4 Tips for Avoiding Laismo, Leismo and Loismo

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iScribo shows you how to use the pronouns la, lo and le so that you don't commit the famous laismo, leismo, and loismo and learn the basics of Spanish grammar.

It seems like an easy lesson but if you come from Spain or learn Spanish grammar in Spain, you will see that in some regions they make grammar errors when using the pronouns la, le, and lo. We call them laismo, leismo, and loismo. Today we will show you some tricks to avoid them.

1. Identify the Direct Object

The golden rule:

La and lolas and los in their plural, are the pronouns used for the direct object in the feminine and masculine respectively.

In many regions of Spain, the now correct use of le in the masculine singular is widespread. Never use the plural form of les, otherwise, we would be committing leismo!

Incorrect: ¿Recogiste a los niños del colegio? No, les recogeré cuando acabe de trabajar.

(Did you pick up the children from school? No, I’ll pick them up when I finish work.)

Correct: ¿Has visto a Martina? Sí, la vi ayer.

(Have you seen Martina? Yes, I saw her yesterday.)

2. Identify the Indirect Object

The indirect object is always represented by le, both in the masculine and feminine forms. Also, the plural les in its case.

Using la and lo in these cases is considered laismo and loismo. Here is an incorrect example that I enjoy mentioning:

Incorrect: ¡Cuando llegue Rosa voy a pegarla!

(When Rosa arrives, I’m going to punch her!)

To where? To the wall like a painting? In this case, it would be:

Correct: : ¡Cuando llegue Rosa voy a pegarle!

3. Use of Leismo with Animals and Things

It is not appropriate to use le when referring to animals or things.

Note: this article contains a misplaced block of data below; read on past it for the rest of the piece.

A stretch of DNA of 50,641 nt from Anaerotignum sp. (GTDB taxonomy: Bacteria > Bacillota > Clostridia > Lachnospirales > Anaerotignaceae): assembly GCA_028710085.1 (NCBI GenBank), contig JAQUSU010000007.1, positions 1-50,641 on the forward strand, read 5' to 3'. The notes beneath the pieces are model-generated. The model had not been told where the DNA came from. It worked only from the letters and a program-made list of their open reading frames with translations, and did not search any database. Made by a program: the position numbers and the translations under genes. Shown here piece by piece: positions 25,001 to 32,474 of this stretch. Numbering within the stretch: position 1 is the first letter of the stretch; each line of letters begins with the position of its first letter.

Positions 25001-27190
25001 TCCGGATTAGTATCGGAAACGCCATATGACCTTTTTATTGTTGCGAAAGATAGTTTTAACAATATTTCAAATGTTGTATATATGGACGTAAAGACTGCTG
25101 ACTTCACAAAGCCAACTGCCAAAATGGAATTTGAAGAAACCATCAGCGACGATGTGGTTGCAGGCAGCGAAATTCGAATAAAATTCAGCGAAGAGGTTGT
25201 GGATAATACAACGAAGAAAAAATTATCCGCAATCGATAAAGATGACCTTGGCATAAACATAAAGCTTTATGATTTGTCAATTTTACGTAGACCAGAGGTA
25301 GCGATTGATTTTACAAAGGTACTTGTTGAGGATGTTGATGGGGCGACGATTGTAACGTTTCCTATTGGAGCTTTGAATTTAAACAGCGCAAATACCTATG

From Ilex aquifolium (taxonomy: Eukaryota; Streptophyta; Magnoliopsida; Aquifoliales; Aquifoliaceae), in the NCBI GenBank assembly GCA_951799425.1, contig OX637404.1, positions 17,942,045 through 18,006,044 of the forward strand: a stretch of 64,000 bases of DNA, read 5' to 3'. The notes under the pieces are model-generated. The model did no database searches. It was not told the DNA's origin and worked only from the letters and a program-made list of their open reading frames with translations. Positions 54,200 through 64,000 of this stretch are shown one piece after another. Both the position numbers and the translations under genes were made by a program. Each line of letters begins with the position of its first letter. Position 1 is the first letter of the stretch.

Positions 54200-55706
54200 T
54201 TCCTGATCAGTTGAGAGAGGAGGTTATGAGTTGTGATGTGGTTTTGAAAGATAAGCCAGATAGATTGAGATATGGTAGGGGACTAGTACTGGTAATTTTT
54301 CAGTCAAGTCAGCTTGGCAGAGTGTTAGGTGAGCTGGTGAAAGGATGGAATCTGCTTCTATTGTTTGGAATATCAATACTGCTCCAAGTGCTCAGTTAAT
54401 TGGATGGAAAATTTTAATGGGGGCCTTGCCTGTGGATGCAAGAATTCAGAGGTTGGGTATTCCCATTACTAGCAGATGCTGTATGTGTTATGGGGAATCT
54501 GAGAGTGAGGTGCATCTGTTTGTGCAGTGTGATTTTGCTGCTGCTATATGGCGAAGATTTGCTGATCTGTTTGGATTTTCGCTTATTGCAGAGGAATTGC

Incorrect: Se le perdió el dinero y no le encontró.

(He lost his money and couldn’t find it.)

Correct: Se le perdió el dinero y no lo encontró.

4. Beware of Asking “To Whom?”

Elementary grammars teach that to detect the indirect object it is enough to ask “to whom”. This question will help us to determine whether it is a person or a thing, but nothing more.

Sentence: María paseaba a los niños.

(María walked the children.)

¿A quién(es) paseaba? = A los niños.

(Whom did she walk? = The children.)

Incorrect: María les paseaba.

Correct: María los paseaba.

Why Only in Some Regions?

Laismo, leismo and loismo were born during the Middle Ages in Castile and coincide with the development of the language in a different evolution to that of Latin.

Over the centuries, the regions that once lived in the glory days of the Catholic Monarchs adopted this etymological error.

It is very curious that in Andalusia, at that time under Muslim domination, these grammar errors were never adopted. Neither was it in the Canary Islands and in the countries on the other side of the Atlantic.

Curious, isn’t it?

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